Among those most eager for the repeal of the Cuban embargo, it would appear, are millions of Americans wanting to savor “the forbidden fruit” of a Cuban cigar. For the millions of Americans for whom a smoke is an act of civil disobedience—and who are willing to spend a lot of hard-earned cash (sometimes as much as $300 for a box of cigars) buying illegally, the topic of the lifting of the embargo is all about the cigars. Bloomberg news explores the issue in a lengthy article that moves from the history of the cigars to the question of who is going to control the market once the embargo is lifted, as everyone expects it will be during the first Obama administration. If cigars are your thing, you can access the article on the link below. If a puff will suffice, here are some excerpts:
Cuban cigars, hand-rolled from the tobacco of the Vuelta Abajo growing region, hold a cachet in popular culture that dates back to the island’s days as a playground for gamblers, novelists and mobsters. The day before Kennedy imposed the embargo, he dispatched Press Secretary Pierre Salinger to buy 1,000 Cuban-made Petit Upmanns, according to an account Salinger wrote in 2002.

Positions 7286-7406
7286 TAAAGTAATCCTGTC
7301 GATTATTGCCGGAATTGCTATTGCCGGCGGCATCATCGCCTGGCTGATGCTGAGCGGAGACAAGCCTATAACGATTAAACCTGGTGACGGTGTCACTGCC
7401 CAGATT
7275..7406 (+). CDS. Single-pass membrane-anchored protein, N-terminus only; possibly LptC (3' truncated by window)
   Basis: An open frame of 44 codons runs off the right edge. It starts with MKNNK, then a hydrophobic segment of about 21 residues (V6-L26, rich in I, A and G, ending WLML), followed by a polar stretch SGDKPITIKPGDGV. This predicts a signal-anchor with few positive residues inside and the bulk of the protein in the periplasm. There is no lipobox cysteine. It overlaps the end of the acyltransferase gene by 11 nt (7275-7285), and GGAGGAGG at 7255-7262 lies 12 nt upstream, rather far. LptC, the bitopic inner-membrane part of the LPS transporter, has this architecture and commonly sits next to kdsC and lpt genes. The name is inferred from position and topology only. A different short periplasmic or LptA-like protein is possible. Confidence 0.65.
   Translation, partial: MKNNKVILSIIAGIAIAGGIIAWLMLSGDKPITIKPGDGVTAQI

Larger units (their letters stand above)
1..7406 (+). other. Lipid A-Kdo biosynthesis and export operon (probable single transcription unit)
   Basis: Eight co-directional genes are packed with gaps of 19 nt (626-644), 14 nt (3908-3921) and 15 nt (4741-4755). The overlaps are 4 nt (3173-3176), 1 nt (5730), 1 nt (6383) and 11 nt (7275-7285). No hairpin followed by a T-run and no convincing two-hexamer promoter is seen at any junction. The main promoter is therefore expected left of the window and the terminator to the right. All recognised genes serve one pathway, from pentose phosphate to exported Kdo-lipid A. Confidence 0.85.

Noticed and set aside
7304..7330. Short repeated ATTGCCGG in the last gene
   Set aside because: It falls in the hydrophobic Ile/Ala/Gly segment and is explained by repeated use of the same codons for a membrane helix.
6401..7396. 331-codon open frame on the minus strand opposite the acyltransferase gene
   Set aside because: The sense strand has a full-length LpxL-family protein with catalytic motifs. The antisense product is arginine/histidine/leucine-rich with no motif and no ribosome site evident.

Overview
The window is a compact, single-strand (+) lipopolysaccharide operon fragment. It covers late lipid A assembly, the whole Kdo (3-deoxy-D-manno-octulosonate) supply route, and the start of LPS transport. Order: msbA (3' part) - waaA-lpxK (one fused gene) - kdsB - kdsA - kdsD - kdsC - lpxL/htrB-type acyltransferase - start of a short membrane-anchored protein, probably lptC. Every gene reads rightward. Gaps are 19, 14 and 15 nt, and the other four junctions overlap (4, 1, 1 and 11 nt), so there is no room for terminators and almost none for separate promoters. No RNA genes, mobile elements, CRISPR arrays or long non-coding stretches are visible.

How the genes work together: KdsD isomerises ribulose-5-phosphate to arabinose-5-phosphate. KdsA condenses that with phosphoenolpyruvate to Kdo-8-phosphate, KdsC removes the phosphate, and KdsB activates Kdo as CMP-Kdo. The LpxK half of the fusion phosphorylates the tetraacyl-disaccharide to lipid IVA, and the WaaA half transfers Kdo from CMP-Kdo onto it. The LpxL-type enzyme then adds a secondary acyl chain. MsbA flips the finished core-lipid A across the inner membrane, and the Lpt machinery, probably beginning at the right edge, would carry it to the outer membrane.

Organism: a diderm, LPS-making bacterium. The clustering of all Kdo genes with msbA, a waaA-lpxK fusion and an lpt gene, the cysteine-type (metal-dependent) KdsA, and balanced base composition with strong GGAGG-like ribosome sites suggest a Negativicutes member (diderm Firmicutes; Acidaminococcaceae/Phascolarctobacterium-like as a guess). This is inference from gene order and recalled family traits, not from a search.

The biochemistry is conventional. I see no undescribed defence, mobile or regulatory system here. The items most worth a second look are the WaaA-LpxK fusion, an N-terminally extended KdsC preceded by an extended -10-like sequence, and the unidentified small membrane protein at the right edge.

“A Cuban embodies so much more than smoke,” said James Suckling, who has written articles on Cuba for Cigar Aficionado magazine. He estimates Americans consume about 20 million Cuban cigars a year, enjoying them while traveling to Mexico or the Caribbean or stowing them in luggage on the way home.
The forbidden fruit carries a premium: A box of 25 Cohiba Robustos costs $304 on the Hong Kong-based Cigars of Habanos Web site, where shoppers are offered the option of shipping to the U.S. without regard to the government’s ban. A Dominican-made version sold online by Holt’s Cigar Co. of Philadelphia sells for $175.
Because of the low acidity in the soil and a temperate climate, Cuban cigars have an earthy aroma and a “full taste” that make the best of them the finest cigars in the world, said Benjamin Menendez, a Cuban who fled the country in 1960 after Castro confiscated his family’s cigar company, Menendez y Garcia.
For the complete story go to http://www.bloomberg.com/apps/news?pid=20601088&sid=ae9up7eu4TpI